Antoine Batiste, aka "Bunk," demonstrates one way in which New Orleans is 'way cooler than Indy. Although, with his physique, he'd have an easier time with the ladies here.

So many weird things about Indianapolis are floating through the cultural crosscurrents these days. A couple of weeks ago, Michael Rubino noted that Indianapolis has been cited as America’s most sexually satisfied city–and among America’s fattest cities, as well. Maybe that has something to do with the favorable national press our restaurant scene has been attracting. We’re also fourth on Forbes‘s list of Cities With The Happiest Young Professionals. Perhaps because they’re all getting laid, no matter how much gravy is dried on their neckties.

It’s all a little heady. But last week, there was an unsubtle dissing of Indianapolis on the Season 3 premiere of David Simon‘s excellent HBO series Treme.

Treme follows the lives of a handful of characters in New Orleans after Katrina. Terry

Terry Colson is damn good cop. Unfortunately, his wife and sons live in Indianapolis.

Colson (David Morse) is a good cop in a bad system, still living in a FEMA trailer two years after the hurricane devastated the city. In the episode in question, he takes a trip to visit his sons, who live with his ex-wife in Indianapolis.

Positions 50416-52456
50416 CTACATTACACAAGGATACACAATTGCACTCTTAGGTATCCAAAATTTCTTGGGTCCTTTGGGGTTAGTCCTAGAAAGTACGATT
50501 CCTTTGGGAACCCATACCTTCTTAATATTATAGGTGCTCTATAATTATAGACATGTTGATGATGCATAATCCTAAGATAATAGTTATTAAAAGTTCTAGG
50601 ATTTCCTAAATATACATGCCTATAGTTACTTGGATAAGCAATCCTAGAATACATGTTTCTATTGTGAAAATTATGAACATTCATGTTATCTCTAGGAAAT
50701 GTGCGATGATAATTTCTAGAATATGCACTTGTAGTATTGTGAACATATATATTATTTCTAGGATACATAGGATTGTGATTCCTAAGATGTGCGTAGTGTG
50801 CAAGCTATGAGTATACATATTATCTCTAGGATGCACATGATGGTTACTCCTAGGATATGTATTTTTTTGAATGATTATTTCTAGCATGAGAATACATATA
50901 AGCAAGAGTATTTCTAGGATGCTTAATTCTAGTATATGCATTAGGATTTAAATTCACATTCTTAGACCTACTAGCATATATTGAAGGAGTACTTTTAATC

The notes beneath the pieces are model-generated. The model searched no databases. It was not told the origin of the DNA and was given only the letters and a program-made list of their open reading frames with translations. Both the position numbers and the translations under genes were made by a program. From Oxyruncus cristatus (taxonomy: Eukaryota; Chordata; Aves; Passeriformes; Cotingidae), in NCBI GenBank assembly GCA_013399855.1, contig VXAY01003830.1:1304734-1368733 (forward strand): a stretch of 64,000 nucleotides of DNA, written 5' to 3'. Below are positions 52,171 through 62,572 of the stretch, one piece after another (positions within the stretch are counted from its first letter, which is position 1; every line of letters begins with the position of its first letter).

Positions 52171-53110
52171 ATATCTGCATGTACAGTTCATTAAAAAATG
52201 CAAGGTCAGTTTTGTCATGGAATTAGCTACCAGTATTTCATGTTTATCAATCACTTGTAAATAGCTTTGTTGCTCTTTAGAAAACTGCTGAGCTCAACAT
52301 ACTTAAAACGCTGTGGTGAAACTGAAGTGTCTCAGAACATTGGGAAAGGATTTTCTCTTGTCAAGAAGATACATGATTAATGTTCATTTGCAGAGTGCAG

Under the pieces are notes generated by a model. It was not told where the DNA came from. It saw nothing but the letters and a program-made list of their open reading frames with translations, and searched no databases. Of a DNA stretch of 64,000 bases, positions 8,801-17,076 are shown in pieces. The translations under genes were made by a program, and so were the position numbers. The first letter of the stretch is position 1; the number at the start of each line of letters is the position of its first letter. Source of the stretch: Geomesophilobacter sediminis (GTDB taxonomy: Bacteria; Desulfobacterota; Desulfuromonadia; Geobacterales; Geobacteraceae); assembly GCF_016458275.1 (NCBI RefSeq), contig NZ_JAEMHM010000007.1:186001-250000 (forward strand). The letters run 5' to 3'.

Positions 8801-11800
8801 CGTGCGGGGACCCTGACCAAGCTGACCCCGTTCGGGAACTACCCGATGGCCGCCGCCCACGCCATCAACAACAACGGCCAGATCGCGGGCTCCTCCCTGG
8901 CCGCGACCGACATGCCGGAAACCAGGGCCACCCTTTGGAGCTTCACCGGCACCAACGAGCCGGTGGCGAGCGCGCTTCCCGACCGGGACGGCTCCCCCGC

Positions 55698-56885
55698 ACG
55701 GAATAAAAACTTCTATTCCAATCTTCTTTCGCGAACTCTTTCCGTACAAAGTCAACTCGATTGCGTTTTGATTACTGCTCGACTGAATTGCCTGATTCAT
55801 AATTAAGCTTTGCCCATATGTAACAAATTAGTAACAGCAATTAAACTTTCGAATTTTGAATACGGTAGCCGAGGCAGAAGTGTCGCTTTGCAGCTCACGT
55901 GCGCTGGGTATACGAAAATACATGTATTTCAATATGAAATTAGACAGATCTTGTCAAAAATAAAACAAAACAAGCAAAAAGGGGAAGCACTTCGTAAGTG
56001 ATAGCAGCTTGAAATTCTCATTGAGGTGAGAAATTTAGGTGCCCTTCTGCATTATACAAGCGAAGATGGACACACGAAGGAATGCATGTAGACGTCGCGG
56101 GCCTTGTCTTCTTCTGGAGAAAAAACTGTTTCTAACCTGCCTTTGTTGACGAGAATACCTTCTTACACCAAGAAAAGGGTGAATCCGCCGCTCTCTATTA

Judging by the presentation, and with all due respect to David Simon, I’m not sure he’s ever been to Indianapolis. Terry’s ex’s house is suburbanly delightful; judging by the view out the front door, she appears to live in a Fishers subdivision. Nothing wrong with that. I’m sure that if I had business in Metairie, I’d probably tell people I was going to New Orleans.

Then the dissing starts. First, Terry can think of nothing to say to his sons except to note that the Colts are looking good and “you have that race here.” Later, Terry mentions to his ex that she never took to New Orleans, and she describes it as a craphole. But it’s clear that we’re meant to understand that there’s something special about that craphole–and that the ex in her clean, well-appointed suburban kitchen is a shallow bitch who can’t grok the specialness.

Goofy dudes on bicycles: the main reason New Orleans is better than Indianapolis.

Finally, to make sure the case has been nailed shut, we get Terry back in his awful trailer. He picks up a towel and inhales deeply; you can almost smell the mildew in the air. But it’s Terry’s home, goddamn it. He goes out for a bite to eat and exchanges words with a ridiculously dressed man on a bicycle covered with colored lights. “Don’t ever change.” Terry says. “I won’t,” says the man. Fade to black.

Of course, that firmly fastened case has nothing to do with Indianapolis and everything to do with New Orleans. Indianapolis is just convenient shorthand for “white-bread Midwestern city that’s infinitely less cool than New Orleans.” I get that.

But Indianapolis has its quirky charms–many of them documented in these virtual pages by our pal Evan Finch. (Go here to see his delightful writings.) We have poverty, corruption, and murder, too. And we manage to hold our own in the history of jazz.

Come to think of it, we have our own David Simon. And he’s loaded.

Sorry, New Orleans, but life is good and plenty interesting here. Especially for overweight hipster new media consultants looking to score at Bluebeard.